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Advance directives: What should you consider?

Advance directives are documents you put together that express your wishes in case you can't do so yourself.

You could end up in a situation like that faster than you think. All it takes is one hard blow to the head in a fall, a car accident that leaves you unconscious or a sudden infection that robs you of the ability to think straight.

Are they important? That answer depends on how much you care about how your health care is handled when you're no longer in control.

If you do care, then there are two that should be on file with your doctor's office and your local hospital:

  1. A living will
  2. A health care power of attorney

These two documents, while fairly simple to fill out and execute (many local hospitals will give you the forms for free and provide a notary) can trump the wishes of your next of kin. They also give the hospital or doctors a legal leg to stand on if they refuse to do (or not do) something that you've requested -- even when you have family members that are opposed to the idea.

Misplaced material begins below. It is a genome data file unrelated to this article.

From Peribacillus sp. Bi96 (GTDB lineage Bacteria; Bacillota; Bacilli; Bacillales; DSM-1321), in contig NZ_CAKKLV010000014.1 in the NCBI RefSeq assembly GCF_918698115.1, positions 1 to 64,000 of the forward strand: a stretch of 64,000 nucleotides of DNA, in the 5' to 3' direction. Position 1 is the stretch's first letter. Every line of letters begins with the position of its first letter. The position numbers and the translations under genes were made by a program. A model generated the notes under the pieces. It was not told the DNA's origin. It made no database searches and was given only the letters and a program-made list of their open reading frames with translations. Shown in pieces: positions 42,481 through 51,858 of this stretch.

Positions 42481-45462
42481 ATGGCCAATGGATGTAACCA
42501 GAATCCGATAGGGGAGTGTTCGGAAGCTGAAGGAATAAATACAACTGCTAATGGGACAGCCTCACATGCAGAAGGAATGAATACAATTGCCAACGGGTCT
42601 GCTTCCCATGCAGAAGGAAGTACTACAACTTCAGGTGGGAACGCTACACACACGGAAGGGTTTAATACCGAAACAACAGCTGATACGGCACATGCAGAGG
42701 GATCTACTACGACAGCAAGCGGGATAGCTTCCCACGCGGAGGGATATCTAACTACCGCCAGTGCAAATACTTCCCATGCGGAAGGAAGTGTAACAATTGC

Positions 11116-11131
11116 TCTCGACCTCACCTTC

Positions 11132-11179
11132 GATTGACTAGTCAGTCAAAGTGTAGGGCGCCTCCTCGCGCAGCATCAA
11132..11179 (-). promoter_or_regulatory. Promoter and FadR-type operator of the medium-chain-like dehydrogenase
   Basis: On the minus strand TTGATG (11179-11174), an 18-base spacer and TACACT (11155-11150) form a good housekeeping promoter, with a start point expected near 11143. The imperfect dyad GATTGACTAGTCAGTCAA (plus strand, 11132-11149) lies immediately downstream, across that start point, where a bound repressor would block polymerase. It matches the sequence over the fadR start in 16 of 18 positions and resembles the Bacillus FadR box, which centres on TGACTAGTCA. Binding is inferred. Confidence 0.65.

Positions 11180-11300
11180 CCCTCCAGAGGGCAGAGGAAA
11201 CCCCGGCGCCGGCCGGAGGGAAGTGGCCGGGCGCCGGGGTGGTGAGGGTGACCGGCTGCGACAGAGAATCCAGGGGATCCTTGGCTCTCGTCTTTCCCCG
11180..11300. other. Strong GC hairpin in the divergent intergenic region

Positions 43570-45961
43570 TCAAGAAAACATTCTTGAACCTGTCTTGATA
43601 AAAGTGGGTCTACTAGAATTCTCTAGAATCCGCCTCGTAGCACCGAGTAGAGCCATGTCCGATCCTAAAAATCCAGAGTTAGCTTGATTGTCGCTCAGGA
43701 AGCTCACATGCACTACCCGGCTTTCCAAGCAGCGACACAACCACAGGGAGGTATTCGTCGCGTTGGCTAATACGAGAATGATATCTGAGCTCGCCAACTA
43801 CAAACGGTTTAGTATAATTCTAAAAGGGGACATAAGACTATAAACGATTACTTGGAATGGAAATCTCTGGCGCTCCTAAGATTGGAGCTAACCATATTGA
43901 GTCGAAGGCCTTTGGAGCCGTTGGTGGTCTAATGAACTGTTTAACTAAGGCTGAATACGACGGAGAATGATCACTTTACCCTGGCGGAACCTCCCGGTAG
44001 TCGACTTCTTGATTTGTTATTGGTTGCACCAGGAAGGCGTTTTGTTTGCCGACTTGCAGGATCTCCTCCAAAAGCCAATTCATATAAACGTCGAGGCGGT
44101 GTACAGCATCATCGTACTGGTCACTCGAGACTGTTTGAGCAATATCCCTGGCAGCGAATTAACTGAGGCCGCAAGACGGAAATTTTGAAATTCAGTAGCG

The living will provides a fairly comprehensive idea of what you do and don't want, should big decisions become necessary. For example, do you want a breathing tube under any circumstances? What about a feeding tube?

The health care power of attorney should go to someone you trust to follow your wishes -- particularly if you have strong opinions about quality of life versus quantity, because that person may be asked to make the decision to stop medical treatment and begin "comfort care" if you are dying.

The person you choose should also be willing to stand up to family members who may try everything from tears to threats to get them to change their mind. For example, if your health care attorney determines that it's time to stop treatment and move to comfort care but your sister wants you on life support because she isn't ready to accept your death, the situation can become heated rather quickly.

If it's time to get your advance directives together, an experienced attorney can help you decide what you want to include and who you want to handle your medical affairs when you cannot.

Source: FindLaw, "The Definition of Power of Attorney, Living Will and Advanced Directives," accessed Nov. 08, 2017

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